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Re: How aggressively do you save?

Postby cranky laowai » 10 Feb 2011, 16:15

llary wrote:That would be enough to retire comfortably by 40.

Going down this road we would be committing to a much lower standard of living for the next 10 years in return for a higher standard of living and easier life from our mid-40s until retirement.

Huh?
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Re: How aggressively do you save?

Postby sandman » 10 Feb 2011, 16:20

Dude! Pretty much every single person on this board is not even in same league as you appear to be, financially. You're not even talking in the same language as the rest of us. I'd suggest paying for the advice of a financial analyst.
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Re: How aggressively do you save?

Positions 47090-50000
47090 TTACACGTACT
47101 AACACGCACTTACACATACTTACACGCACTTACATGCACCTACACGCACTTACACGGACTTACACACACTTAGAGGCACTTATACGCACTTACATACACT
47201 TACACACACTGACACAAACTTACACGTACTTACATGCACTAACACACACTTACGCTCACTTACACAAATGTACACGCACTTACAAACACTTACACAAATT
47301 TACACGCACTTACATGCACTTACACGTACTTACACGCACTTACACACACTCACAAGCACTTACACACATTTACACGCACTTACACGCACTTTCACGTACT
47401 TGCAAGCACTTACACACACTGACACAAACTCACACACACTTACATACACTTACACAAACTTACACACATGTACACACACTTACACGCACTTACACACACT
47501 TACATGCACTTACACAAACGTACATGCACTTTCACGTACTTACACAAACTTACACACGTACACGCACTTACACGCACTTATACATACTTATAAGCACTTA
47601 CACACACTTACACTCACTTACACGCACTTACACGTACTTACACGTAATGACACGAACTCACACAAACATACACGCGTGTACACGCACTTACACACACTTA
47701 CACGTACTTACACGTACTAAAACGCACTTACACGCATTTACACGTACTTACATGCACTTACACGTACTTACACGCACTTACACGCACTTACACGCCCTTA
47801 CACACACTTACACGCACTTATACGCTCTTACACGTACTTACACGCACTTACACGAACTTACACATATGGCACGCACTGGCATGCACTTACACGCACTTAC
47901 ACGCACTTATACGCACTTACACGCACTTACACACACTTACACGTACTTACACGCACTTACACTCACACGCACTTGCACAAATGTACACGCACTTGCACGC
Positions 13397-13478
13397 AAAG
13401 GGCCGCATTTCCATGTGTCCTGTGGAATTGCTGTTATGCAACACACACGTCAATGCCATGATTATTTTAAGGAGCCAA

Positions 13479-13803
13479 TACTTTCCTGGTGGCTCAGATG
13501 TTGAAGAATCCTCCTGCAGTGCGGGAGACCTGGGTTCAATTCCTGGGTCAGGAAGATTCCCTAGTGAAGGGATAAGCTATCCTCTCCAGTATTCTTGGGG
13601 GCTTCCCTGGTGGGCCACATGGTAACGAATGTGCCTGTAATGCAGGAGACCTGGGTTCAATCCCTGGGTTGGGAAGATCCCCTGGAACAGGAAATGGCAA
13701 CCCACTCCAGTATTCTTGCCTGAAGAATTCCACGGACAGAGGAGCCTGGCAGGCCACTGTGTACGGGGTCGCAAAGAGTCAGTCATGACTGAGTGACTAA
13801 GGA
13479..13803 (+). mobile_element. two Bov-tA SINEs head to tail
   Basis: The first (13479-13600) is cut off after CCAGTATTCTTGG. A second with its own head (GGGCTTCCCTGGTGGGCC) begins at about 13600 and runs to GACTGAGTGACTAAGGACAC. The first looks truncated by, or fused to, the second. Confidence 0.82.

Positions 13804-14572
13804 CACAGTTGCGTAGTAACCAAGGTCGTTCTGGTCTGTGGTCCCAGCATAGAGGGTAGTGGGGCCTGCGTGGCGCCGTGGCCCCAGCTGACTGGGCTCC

Postby divea » 10 Feb 2011, 16:36

70% of your income??? Depends on how much you earn. Our family wouldn't be able subsist on 30% of our earnings.

Darn. Sandman beat me to it.
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Re: How aggressively do you save?

Postby dnwolfgang » 10 Feb 2011, 16:47

llary wrote:We would have to sell one of the cars, stop eating out, limit holidays and generally be much more careful about spending.


Not worth it. My method is to save as much as possible while giving a budget that is big enough to enjoy life but small enough so you are careful with spending.

Currently that amounts to about 20% for play money (food/shopping/whatever), 10% for travel money, and the rest saved for now BUT I have no kids or mortgage, that of course would change things and at that point I would choose to save less and work a few more years than stop eating out and limiting holidays. (Although depending on where you live and how much you need the cars selling one of those may not be a bad idea... Cars are a horribly bad money pit)
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Re: How aggressively do you save?

Postby llary » 10 Feb 2011, 18:35

cranky laowai wrote: